I’m always on the look-out for athlete friendly baked goods, typically ones with low fat content, gluten-free, dairy free or even vegan to add to my repertoire. Before being introduced, these goodies have to be eaten and approved by my crack team of cake tasters.
On a recent trip to Dubai, I bought a cookery book written by the wife of the bloke that owns Noma, in Copenhagen. The much-lauded restaurant has recently re-opened after a hiatus of global guest appearances and pop-ups but was previously voted best restaurant in the world no less than four times!
“Could there be anyone worse to cook for?” I thought as I dived into the book, relieved to discover that neither foraging nor ants were required. Instead, it’s a bunch of scandi-style crowd pleasers. Now I retain warm memories of Danish cooking having spent a number of years in my late teens working at the (now long-gone) Danish Food Centre in Birmingham as both a waitress and trainee chef.
I was particularly taken with a recipe in the book for Walnut Squares which is husband René’s favourite dessert – no pressure then. The recipe isn’t particularly sweet, has little flour and is largely composed of nuts, specifically walnuts. It’s not an inexpensive cake to make but the walnuts render it moist and dense – a bit like a brownie – and give it great texture. It’s rich, filling, very moreish and, allegedly, keeps well.
Ingredients (enough for 24 hungry cyclists)
- 800g (28oz) walnuts
- 105g (4oz) plain flour
- 135g (50z) ground almonds
- 1 tsp fine sea salt
- 225g (two sticks) unsalted butter
- 150g (6oz) cane sugar
- 1 vanilla pod
- 6 large eggs, approx. 45g each without shell
- 180ml (3/4 cup) double cream
- 120ml (1/2 cup) full-fat plain yoghurt
1. Pre-heat the oven to 180°C/160°C fan/gas mark 4 (350°F/320°F fan). Ensure all ingredients are at room temperature.
2. Lightly butter the base and sides of two baking tins and sprinkle about 3 tbsp. of raw sugar in the bottom of the tins. I typically use a disposable tin-foil one measuring 18cm x 23cm (6” x 9”) – they’re great for storing the cakes in the freezer – which I line with a couple of strips of greaseproof (parchment) paper to make it easier to remove the cake. In addition, I find it’s a good size and shape to slice into fingers for serving to the hordes!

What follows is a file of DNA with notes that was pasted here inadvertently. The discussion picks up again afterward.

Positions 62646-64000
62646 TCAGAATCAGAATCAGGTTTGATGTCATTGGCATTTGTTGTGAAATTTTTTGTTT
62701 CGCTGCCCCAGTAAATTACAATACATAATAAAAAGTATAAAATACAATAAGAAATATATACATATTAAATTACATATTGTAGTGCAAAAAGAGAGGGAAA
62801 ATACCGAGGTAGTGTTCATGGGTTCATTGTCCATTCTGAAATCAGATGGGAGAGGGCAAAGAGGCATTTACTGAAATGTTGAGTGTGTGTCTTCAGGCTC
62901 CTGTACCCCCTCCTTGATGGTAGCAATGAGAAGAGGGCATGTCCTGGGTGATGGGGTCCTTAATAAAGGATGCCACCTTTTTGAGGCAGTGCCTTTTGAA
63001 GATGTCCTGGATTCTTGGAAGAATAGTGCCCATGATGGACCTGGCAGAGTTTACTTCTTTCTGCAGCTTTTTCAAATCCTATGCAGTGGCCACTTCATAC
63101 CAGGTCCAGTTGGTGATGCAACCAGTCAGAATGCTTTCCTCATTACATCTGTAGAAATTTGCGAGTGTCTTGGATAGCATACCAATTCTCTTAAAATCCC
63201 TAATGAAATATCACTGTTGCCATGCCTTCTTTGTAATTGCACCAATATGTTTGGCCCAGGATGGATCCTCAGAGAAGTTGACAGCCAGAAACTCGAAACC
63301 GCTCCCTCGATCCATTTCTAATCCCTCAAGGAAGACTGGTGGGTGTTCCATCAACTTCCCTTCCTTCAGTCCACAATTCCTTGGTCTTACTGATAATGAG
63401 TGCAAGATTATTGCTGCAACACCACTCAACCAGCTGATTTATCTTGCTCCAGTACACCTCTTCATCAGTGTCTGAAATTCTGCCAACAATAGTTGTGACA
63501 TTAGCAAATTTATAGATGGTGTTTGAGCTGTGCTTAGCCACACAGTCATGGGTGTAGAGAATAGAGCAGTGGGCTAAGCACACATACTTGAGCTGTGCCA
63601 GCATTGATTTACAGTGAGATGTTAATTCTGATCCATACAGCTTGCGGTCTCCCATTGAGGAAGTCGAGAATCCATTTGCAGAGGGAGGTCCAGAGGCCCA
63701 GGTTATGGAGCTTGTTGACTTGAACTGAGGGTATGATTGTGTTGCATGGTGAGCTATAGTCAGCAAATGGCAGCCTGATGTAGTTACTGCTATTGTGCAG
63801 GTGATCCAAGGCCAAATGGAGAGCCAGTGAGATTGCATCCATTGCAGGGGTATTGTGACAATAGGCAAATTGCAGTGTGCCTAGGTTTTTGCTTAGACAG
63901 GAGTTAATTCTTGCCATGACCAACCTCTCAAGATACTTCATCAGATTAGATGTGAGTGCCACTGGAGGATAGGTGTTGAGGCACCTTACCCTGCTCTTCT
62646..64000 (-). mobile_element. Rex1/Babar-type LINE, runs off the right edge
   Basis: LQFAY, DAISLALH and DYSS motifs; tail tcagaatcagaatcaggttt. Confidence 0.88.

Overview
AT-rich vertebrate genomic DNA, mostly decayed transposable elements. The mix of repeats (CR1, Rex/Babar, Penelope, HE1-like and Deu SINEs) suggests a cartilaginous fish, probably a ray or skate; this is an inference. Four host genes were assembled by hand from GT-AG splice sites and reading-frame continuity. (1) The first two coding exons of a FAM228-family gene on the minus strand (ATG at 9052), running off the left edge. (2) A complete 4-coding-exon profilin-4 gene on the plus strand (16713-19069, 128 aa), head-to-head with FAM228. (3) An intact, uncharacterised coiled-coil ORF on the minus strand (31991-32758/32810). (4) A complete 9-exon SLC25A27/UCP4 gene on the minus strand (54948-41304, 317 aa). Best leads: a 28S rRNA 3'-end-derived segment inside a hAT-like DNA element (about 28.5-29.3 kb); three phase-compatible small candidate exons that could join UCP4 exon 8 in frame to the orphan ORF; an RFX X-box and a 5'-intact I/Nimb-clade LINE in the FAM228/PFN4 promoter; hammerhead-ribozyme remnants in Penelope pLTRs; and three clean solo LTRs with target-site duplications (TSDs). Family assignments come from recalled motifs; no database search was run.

3. Pulse 225g (8oz) of the walnuts in a food processor until they are coarsely chopped. Transfer the chopped walnuts to a bowl and set aside.
4. Add the remaining 575g (20oz) walnuts to the food processor with the flour. Working in two batches if necessary, process until the mixture is very finely chopped and powdery. Add the ground almonds and salt and pulse to combine. Set the walnut flour mixture aside. Note: adding the plain flour to the walnuts keeps the nuts from becoming an oily paste.
5. Put the butter and sugar in a medium-sized bowl. Use the tip of a small knife to split the vanilla pod lengthwise, then scrape the seeds into the bowl, saving the pod for another use. Beat the mixture with an electric mixer set on high speed until it is light in colour and texture, about 3-4 minutes.
6. Then, one at a time, beat in the eggs, mixing well after each addition. If the mixture starts to curdle, add a tablespoon of the walnut flour mixture.
7. Reduce the mixer speed to low. Mix in about one-third of the walnut flour mixture, followed by the double cream, scraping down the bowl as needed. Mix in another third of the walnut flour mixture, followed by the yoghurt. Mix in the remaining walnut flour mixture and beat, scraping down the bowl as needed, just until smooth. Using the spatula, gently fold in the chopped walnuts. Do not overmix.
8. Spread the batter evenly in the tins and sprinkle with the remaining 3 tbsp raw sugar. Bake until the top is golden brown and a wooden toothpick comes out clean, 35-40 minutes. Set the tins on a wire rack to cool completely.
Sheree’s Handy Hints
1. This cake lives and dies on the quality of your walnuts. Ensure that they’re fresh and, preferably, organic. Rancid nuts are acrid and an abomination!
2. I noted that my squares below were fatter than Nadine’s above. The next time I make this cake – and there will most definitely be a next time – I’ll make it thinner by using three tins and reducing the baking time.
3. I’ll also use raw sugar for the cake and not just the dusting on top rather than golden caster sugar, which was all I had in the cupboard.
4. If you serve this as a dessert – and why wouldn’t you? – serve with either whipped cream or crème fraiche to really turn up the volume.
5. The cake keeps well in a cake tin for at least a week – not that it’ll ever be around that long – or in the freezer for a month.